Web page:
On January 9, 2014, the Department of Justice held a special celebration to mark the 25th anniversary of the enactment of the current Official Languages Act (OLA) of 1988. One of the main figures involved in the drafting of the OLA, Warren J. Newman, Senior General Counsel in the Constitutional, Administrative and International Law Section, agreed to offer his reflections on the main events that led to the adoption of this legislation. By way of an informal fireside discussion facilitated by Michel Francoeur, General Counsel and Director of the Official Languages Directorate, Mr. Newman summed up the great debates of the time and his personal involvement as a jurist assigned to the file. This event took place before an audience gathered at the Atrium of the East Memorial Building in Ottawa and was streamed live in all regions via videoconference.
This interview helped heighten the audience’s understanding of linguistic duality, which applies to all federal institutions as defined in section 3 of the OLA. As Mr. Newman so eloquently conveyed, the OLA remains a source of inspiration for countless people both in the public sector and society in general. Linguistic duality is an essential element of what it means to live in a country where the central government has two official languages.
To close the ceremony, the Associate Deputy Minister and Official Languages Champion, Pierre Legault, presented Mr. Newman with a plaque to commemorate his role in the development and adoption of the OLA.
An article capturing the highlights of the interview and of the 25th anniversary celebration was published in the Justice in Official Languages electronic newsletter. This newsletter, which will henceforth be available in electronic version only on the Justice website, is published three times a year and distributed to over 680 subscribers. It presents various issues related to access to justice in both official languages and highlights inspiring practices that drive progress in this area.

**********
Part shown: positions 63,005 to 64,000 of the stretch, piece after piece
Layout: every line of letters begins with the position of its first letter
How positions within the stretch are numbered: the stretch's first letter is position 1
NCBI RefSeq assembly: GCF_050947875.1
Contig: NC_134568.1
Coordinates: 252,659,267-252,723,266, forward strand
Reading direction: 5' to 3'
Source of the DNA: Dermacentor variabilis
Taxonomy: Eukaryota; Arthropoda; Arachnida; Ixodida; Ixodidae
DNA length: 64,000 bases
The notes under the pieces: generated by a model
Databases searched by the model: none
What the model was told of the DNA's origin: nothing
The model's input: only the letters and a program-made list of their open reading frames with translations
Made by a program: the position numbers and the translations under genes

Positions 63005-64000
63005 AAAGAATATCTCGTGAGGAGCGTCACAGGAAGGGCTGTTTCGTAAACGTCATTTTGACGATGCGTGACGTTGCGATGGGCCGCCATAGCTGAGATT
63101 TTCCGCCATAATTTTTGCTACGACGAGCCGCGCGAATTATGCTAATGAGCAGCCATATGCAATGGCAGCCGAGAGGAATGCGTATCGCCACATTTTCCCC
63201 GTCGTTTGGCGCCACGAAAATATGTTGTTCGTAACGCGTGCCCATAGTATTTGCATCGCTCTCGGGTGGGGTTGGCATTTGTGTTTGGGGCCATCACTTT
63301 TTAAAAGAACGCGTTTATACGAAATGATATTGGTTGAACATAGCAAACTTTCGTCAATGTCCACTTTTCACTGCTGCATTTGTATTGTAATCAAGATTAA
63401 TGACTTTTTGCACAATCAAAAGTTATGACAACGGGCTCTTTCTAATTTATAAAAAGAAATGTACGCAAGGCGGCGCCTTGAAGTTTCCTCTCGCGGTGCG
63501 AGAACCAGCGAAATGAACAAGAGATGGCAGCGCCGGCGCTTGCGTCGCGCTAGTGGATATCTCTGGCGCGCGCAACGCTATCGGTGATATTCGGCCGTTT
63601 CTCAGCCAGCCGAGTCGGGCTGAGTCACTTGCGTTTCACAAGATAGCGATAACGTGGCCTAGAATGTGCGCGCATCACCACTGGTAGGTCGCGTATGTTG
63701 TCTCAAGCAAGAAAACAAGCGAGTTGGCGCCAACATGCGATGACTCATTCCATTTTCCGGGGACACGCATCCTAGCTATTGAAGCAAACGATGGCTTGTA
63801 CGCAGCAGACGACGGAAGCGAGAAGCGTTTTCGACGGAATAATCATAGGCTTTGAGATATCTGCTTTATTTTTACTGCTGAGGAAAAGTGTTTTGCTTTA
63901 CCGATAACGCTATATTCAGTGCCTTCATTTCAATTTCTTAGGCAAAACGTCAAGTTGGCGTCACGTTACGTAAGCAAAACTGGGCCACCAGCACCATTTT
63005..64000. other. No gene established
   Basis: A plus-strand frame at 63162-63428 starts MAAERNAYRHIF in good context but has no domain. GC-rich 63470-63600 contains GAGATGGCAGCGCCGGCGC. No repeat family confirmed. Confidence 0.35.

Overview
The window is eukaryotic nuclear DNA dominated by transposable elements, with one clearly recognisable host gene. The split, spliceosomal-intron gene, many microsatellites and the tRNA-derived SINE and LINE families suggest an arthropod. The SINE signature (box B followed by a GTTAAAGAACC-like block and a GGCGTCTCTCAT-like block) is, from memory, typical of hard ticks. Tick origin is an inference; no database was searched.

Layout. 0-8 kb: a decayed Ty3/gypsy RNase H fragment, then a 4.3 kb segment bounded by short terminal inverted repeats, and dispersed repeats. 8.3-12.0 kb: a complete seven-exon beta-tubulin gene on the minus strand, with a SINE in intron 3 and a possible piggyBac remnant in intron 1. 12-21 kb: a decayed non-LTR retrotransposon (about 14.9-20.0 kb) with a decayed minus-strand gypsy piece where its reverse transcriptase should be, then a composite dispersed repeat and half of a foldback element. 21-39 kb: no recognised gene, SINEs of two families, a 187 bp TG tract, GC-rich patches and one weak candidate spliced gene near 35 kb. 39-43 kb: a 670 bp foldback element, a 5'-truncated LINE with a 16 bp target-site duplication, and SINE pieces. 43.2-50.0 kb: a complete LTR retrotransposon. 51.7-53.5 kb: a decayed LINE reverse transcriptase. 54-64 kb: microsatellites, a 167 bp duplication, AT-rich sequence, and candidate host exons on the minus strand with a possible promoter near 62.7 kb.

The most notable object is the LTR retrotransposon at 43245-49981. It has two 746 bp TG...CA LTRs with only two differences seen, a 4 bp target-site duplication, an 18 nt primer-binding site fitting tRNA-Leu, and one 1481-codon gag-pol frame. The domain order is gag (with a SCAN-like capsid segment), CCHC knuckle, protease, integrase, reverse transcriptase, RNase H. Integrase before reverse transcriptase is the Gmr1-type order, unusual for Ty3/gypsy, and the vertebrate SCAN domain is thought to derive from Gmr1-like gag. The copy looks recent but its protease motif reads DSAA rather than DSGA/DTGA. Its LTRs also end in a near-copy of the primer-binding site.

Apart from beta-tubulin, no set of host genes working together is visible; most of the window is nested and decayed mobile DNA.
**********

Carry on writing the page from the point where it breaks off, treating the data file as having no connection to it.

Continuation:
The Department of Justice, as part of the Access to Justice in Both Official Languages Support Fund of the Roadmap for Canada’s Official Languages 2013-2018: Education, Immigration, Communities, has been providing financial support for several years to four jurilinguistic centres in order to increase the court system’s capacity to offer services in French and English. The funding is used, among other things, for the production of lexicons, including the standardization of common law terminology in French. It also helps to improve access to justice in English in Quebec via the production of language and legal tools designed specifically for Anglophone jurists in this province.
Cumulative funding totalling $860,437 for the year 2013-2014 was provided to the four centres, which include: the Centre de traduction et de terminologie juridiques de Moncton; the Centre for legal translation and documentation of the University of Ottawa; the Division de l’éducation permanente et service de perfectionnement linguistique de l’Université de Saint-Boniface; and, McGill University’s Paul-André Crépeau Centre for Private and Comparative Law.
The development of jurilinguistic tools allows professors to publish research and doctrine in French and in English, lawyers to defend the interests of their clients with the appropriate terminology, and legislative services at various government levels to use proper terminology when drafting laws and regulations. The four centres also collaborate within the Network of Jurilinguistic Centres in order to coordinate their efforts for the advancement of jurilinguistics in both official languages.